Deeper In

I never truly felt the pain of unbelief until I began to believe,” observes Christian Wiman in My Bright Abyss: Meditation of a Modern Believer , a rich, beautiful, spiritually honest, theologically informed assembly of fragmentary, God-haunted reflections about suffering, death, love, life, poetry, and the shimmering gift of the real. Wiman, the former editor of Poetry (and a guest at one of our evening programs a few years ago), writes of many things, the most important of which is his struggle to survive a rare and deadly cancer that brings death close and on occasion annihilates him with pain’s oblivion. But his main goal is to bear testimony to what he can and does believe.

Full of vivid images and arresting observations (“Trust no theory, no religious history or creed, in which the author’s personal faith is not actively at risk”), this is not a book of confident theological proclamation. On the contrary, Wiman is most certain about his tentative uncertainty, quoting Czeslaw Milosz, “Early we receive a call, yet it remains incomprehensible, / and only late do we discover how obedient we were.” As Wiman observes, quite accurately, many of us believe, yes, but a critical, skeptical spirit infiltrates, “and soon you find yourself getting stalled in arguments between science and religion, theology and history, trying to nail down doctrine like some huge and much-torn tent in the wind.”

Nevertheless, in these fragmentary reflections the core of his faith comes clear. God is the great illumination, or, better, the Great Illuminator, the brightness of the unfathomable, abysmal (in its literal sense of being very deep) realness of all things. A genuine faith in God seeks what he illumines, plunges us into the ecstasies and agonies of contingent existence that our self-enclosed egos often draw back from or merely use, exploit, and manipulate. “It propels you back toward the world and other people.”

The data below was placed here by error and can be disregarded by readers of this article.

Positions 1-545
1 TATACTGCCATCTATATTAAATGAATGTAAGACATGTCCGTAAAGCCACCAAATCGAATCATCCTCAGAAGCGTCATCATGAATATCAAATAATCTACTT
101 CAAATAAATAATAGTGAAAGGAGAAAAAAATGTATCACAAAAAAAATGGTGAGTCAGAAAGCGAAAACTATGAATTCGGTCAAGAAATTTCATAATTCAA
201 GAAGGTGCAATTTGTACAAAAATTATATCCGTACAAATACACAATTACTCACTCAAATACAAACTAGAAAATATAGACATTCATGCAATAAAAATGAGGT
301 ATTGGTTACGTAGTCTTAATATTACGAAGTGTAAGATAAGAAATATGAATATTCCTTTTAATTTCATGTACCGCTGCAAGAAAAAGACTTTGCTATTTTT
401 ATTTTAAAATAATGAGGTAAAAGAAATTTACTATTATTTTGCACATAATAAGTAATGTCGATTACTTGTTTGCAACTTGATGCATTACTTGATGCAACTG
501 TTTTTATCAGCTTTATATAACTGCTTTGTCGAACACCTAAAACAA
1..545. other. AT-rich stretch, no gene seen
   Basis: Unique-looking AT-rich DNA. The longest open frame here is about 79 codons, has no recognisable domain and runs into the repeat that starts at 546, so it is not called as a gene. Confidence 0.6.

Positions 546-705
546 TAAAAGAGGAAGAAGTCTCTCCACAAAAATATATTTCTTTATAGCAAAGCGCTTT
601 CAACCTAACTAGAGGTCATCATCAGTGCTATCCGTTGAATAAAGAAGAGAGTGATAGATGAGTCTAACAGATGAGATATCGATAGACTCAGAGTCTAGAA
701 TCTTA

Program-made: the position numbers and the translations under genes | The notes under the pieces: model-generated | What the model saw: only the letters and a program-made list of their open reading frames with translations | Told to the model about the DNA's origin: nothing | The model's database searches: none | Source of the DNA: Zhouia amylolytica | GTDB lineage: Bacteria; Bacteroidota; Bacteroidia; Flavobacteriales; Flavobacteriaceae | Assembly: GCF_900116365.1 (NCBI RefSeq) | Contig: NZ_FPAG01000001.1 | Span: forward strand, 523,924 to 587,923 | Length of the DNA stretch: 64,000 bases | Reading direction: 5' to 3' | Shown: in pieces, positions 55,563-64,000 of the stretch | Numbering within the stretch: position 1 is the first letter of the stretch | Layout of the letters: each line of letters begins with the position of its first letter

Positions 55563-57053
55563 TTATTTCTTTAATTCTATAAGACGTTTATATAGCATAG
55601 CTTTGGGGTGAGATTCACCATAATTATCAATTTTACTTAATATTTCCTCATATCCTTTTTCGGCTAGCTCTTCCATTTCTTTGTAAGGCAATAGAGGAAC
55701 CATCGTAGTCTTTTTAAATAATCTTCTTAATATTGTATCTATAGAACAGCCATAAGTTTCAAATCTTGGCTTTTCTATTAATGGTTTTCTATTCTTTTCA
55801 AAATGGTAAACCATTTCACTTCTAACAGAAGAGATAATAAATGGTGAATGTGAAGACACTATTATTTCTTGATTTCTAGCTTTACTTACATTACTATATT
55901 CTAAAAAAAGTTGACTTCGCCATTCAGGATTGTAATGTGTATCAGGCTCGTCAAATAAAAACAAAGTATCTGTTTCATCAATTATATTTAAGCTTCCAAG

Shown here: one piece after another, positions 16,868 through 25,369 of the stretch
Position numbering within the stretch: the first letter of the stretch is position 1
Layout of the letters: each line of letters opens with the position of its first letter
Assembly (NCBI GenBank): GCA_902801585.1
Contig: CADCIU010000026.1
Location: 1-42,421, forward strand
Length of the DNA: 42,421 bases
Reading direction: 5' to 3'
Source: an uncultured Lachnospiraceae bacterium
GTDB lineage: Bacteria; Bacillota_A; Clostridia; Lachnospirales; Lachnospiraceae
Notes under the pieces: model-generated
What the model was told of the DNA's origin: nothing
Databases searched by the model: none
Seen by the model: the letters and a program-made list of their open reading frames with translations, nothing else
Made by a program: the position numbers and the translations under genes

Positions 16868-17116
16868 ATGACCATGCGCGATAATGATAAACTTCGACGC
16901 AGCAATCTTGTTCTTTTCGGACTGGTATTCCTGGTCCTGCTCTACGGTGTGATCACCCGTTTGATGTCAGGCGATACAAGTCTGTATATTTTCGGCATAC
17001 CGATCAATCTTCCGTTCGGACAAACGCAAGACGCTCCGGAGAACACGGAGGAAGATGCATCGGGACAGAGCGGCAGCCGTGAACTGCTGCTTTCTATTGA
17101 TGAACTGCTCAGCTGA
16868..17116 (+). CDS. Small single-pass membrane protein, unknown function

This affirmation stands against a strand of the classical tradition that argues we must affirm death in order to fully embrace life, “that we cannot see life clearly except through the lens of death, but that once we have seen it with such clarity, we can savor it.” By this way of thinking, to know that nothingness awaits makes every little something precious: the distant train whistle, the aroma of coffee in the morning, the odd bend in your lover’s nose. It was the view Wiman entertained in his unbelief, but when his cancer brought him face-to-face with actual death, he found it absurd and empty. Better, he argues in countless indirect ways across nearly every page of My Bright Abyss , to see life through the lens of life.

His meditations are often beautifully leavened by and expressed in poems, a distilled way to convey the power of particularity. He observes a falcon that comes to rest on the ledge of his window. In a few spare lines the falcon seems to ask, “How is it that you, an intelligent, grown man, cannot bring to mind your deepest wish?” Finite things and contingent moments, indeed, but they have the demand (and promise) of eternity within them.